The woman then lost consciousness and woke up between 7 a.m. and 8 a.m. with her shorts around her ankles, she testified. She and her friend left the house in a Lyft vehicle, and the woman went to a hospital to have a rape kit done later that day. She reported the case to Minneapolis police four days later, according to court records.

Minnesota is among a majority of states that treat intoxication as a barrier to consent only if victims became drunk against their will. As of 2016, intoxication provisions in 40 states did not include situations in which someone chose to consume drugs or alcohol, according to Brooklyn Law Review.

Definitions of rape have generally been expanding in recent decades, said Jill Hasday, a professor at the University of Minnesota Law School who has written about the history of marital rape. Courts that used to require women to prove that they displayed “utmost resistance” to unwanted sexual activity now apply what Hasday characterized as a more realistic understanding of how consent typically happens.

Minnesota rape survivors, advocates and dozens of legislators see the state’s voluntary intoxication defense as a loophole that still needs to be filled. Some legislators put forth a bill in 2019 to make voluntary drunkenness grounds for a felony rape charge, but the legislature instead convened a working group to study the issue. The bipartisan bill in the Minnesota House of Representatives emerged from that group’s report on possible changes to the law.

Under the existing statute, Khalil’s case could be charged as fifth-degree criminal sexual conduct, a gross misdemeanor, according to the court ruling. State Rep. Kelly Moller (D), a co-sponsor of the bill and a prosecutor, said that charge does not go far enough.

“I’ve heard from prosecutors that even charging this as a fifth-degree gross misdemeanor is almost insulting to the victim,” she said, “because it’s such a lesser crime and it doesn’t encompass what the victim actually experienced.”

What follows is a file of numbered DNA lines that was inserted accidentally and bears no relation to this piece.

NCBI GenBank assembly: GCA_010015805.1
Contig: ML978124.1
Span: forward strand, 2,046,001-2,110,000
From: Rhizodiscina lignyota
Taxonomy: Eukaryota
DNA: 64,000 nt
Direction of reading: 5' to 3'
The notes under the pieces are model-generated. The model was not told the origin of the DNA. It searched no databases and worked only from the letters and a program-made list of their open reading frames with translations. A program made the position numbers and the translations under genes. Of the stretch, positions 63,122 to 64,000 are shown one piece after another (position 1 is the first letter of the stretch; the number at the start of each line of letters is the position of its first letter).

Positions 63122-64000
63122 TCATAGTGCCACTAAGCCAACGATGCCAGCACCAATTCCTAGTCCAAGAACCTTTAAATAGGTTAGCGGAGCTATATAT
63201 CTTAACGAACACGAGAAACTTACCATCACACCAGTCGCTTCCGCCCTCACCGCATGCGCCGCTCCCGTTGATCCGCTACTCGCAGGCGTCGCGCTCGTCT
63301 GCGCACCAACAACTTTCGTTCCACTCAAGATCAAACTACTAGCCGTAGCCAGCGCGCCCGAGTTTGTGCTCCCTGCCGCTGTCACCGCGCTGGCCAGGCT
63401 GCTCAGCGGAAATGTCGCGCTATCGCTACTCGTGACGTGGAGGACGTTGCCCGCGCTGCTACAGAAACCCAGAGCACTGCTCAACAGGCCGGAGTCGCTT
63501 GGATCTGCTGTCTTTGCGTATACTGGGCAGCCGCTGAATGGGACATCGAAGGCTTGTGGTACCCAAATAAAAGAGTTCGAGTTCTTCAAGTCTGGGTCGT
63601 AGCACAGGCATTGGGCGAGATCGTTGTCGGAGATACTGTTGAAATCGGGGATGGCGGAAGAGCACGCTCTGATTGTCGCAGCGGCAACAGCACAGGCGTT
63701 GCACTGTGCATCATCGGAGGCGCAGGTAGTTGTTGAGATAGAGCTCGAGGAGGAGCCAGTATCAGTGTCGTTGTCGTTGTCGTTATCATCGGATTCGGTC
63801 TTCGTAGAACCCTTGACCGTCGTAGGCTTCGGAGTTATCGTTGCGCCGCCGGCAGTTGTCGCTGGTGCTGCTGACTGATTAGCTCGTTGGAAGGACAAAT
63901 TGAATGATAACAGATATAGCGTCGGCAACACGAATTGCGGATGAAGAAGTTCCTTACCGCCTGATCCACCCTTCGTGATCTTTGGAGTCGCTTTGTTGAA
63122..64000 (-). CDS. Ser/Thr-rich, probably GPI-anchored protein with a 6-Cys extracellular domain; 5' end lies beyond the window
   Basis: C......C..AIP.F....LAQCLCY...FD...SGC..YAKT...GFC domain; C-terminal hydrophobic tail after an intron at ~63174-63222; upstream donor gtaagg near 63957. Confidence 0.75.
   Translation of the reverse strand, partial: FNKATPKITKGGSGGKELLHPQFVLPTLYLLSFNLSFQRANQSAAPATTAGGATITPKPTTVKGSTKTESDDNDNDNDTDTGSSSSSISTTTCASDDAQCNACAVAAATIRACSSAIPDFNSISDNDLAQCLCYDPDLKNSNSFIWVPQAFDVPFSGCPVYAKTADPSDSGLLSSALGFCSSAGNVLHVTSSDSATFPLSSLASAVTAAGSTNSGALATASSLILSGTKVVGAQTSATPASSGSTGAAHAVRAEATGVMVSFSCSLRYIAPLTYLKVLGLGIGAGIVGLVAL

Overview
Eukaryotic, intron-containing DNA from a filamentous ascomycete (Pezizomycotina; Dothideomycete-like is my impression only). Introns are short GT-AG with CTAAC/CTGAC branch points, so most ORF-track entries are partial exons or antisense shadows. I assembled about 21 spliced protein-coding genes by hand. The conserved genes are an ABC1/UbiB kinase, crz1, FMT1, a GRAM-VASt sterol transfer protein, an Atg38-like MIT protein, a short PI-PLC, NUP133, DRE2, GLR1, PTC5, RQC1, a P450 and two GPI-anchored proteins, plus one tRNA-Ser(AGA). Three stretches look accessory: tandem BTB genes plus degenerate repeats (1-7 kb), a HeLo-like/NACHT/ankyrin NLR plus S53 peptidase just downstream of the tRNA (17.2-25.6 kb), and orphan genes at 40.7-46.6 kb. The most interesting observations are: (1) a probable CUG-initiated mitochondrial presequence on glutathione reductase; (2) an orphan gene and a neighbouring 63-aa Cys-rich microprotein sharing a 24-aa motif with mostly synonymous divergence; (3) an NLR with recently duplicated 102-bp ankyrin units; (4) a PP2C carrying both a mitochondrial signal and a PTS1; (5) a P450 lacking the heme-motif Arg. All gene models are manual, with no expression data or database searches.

Moller said she often hears from prosecutors and victims about sexual assaults that cannot be prosecuted because the victim had chosen to consume drugs or alcohol before the attack. At a state House committee hearing in February, a woman testified that when she was raped in 2019, prosecutors told her they could not pursue her case because she had chosen to drink cocktails before she lost consciousness on the day of the attack.

Of the nearly 10 million U.S. women who have been raped while intoxicated, according to background in the court opinion, Moller said most become drunk by choice. She pointed to Khalil’s case to argue that some alleged offenders seek to prey on people in that kind of condition.

If Moller’s bill succeeds in making voluntary drunkenness grounds for a rape charge, prosecutors will still have to explore the defendant’s knowledge of the victim’s state of mind.

“The state still has to prove beyond a reasonable doubt that the defendant knew or should have known that the victim was intoxicated to the degree incapable of providing consent,” Moller said. “And that burden is high.”

Clarification: The headline on this story has been updated — “felony" rape — to be more specific about the severity of Khalil’s prior conviction.